When I travel, I like to experience the culture of my destination. To me, there is no better way to do that than through the local cuisine.
I recently traveled to Costa Rica, and like most of my trips, my day was centered around what we were going to eat.
My first venture into local cuisine was at a soda (little restaurant) in Santa Teresa.
There are no menus at sodas — just a home-style buffet of the day's freshest food — or casado.
My lunch plate overflowed with rice, beans, vegetables, chicken, plantains and salad — all fresh, all delicious.
It didn’t take me very long to get used to eating big plates like this for lunch, as opposed to my normal sandwich or salad.
My friend Sarah had been living in Costa Rica for 11 months at this point, and so when we arrived in the town where she lived, Jaco, she introduced us to her favorite soda, Soda Nenita.
Tucked back in the heart of a neighborhood, Soda Nenita was family-run and changed its menu daily based on what was fresh that day.
On my first visit for lunch, I was pleased to be able to try some new foods with the staples of rice, beans and plantains. In my casado, I also got a huge piece of lightly breaded, pan-fried fresh-caught fish, a mixture of vegetables (that I can’t remember the name of), and a tangerine-lime.
I soon found out that lunch is not the only time the soda is good. Breakfast was also a prime time to stuff your face.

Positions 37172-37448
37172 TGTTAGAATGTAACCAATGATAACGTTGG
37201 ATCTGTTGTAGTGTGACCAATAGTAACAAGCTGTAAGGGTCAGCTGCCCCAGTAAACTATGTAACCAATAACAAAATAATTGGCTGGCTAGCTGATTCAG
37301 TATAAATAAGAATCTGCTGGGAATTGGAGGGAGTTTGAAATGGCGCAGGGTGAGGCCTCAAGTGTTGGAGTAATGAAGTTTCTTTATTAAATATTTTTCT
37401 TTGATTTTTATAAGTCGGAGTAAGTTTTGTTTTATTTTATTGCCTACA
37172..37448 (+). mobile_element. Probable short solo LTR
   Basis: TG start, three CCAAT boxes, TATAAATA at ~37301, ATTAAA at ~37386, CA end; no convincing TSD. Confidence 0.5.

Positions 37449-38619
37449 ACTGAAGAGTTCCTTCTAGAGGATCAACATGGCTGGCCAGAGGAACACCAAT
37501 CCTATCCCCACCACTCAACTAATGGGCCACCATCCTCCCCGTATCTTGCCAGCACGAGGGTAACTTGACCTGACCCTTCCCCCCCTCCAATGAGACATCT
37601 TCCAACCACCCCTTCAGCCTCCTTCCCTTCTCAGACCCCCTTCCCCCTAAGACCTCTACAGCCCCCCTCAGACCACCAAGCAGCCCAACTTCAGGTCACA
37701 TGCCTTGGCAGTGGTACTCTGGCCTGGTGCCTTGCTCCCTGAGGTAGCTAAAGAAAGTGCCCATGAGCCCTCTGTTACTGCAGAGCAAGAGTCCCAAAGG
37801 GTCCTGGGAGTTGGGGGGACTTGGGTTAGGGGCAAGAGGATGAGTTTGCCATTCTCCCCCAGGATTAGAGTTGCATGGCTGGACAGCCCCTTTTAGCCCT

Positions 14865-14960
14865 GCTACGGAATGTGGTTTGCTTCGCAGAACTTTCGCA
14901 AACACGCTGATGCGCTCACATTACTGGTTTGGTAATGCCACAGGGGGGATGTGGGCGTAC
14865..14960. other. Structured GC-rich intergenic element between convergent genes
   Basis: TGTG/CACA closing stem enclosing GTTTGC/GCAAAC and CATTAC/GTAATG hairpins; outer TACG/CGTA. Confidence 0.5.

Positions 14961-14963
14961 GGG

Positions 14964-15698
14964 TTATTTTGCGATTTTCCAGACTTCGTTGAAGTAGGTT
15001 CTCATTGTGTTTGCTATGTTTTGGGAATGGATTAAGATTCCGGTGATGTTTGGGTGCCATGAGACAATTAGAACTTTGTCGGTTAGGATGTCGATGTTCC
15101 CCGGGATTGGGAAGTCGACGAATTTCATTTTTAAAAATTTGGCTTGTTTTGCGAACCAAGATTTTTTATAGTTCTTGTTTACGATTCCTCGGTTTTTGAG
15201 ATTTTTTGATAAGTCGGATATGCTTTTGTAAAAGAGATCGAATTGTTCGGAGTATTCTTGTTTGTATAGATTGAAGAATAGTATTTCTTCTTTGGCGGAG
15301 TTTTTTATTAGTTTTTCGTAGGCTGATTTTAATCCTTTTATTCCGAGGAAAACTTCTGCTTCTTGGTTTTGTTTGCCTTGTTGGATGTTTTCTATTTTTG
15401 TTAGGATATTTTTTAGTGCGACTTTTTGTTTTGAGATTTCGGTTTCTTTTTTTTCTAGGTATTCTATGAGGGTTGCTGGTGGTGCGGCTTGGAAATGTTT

My breakfast experience at Soda Nenita was just as good as my lunch, with rice and beans, eggs, fried cheese, sausage and of course plantains. I had forgotten how much I love fried plantains.
There was a point in my trip however, that casados became too much food. That was when my friends and I turned to ceviche.
Throughout our trip, we had tried a couple different ceviche’s. They were ok, but not near what our expectations were, until that is, we went to The Hookup at the Los Suenos marina.
Ceviche at the hookup was like non-other I’ve ever had before. The fish was fresh, it was in big, and I could taste it. It wasn’t muddied by ginger ale or unnecessary ingredients.
The fresh, chunky fish was complimented by peppers, onions, cilantro and lime juice, with chips on the side for full effect. Hello Costa Rica.
As I packed up by bag to head home to the U.S., I was sad to be leaving the fresh produce above all. I wished I could pack my carry-on full of the perfectly ripe mangos and avocados.
But alas, those stupid customs laws don’t allow that. What the laws did allow, however, was to bring back some of the freshest whole-bean coffee I have ever tasted.
If I can’t have casados, ceviche and fresh avocados everyday, then I guess I can settle for a true cup of Costa Rican coffee every morning — until supplies last, that is.
Share your travel food stories with me by commenting. I would love to hear about your experiences.